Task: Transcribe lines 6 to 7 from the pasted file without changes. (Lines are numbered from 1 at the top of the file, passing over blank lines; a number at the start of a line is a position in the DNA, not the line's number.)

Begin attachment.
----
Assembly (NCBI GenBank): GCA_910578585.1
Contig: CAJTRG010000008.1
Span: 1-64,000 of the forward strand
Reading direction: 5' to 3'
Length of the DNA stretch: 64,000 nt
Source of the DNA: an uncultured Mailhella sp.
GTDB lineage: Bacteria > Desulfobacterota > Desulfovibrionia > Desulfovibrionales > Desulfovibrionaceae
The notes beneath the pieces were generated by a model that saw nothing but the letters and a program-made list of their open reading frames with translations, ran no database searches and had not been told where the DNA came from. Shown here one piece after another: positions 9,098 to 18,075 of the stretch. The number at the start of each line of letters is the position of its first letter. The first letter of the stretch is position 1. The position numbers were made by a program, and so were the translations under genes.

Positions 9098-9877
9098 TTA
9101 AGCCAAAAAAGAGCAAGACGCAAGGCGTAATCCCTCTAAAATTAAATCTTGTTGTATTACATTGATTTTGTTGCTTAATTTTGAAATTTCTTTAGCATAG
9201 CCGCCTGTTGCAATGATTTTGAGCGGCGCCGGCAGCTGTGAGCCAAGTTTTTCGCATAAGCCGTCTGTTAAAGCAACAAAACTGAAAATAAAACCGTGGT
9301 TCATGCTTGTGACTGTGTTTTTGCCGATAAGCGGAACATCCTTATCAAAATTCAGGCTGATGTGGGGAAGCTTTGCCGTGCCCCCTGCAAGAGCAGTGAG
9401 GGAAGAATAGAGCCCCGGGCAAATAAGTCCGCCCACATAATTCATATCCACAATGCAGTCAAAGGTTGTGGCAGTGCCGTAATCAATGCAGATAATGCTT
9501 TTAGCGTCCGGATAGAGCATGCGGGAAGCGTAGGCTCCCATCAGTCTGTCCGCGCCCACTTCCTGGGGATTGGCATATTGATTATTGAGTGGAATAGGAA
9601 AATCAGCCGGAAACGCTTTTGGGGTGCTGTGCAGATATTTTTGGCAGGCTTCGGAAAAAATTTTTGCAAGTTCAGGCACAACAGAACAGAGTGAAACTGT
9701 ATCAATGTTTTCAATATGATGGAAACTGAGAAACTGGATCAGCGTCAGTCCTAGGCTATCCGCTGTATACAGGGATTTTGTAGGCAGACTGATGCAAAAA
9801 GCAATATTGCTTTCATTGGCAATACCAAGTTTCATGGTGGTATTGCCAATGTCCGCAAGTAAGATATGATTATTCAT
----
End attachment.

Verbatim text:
Source of the DNA: an uncultured Mailhella sp.
GTDB lineage: Bacteria > Desulfobacterota > Desulfovibrionia > Desulfovibrionales > Desulfovibrionaceae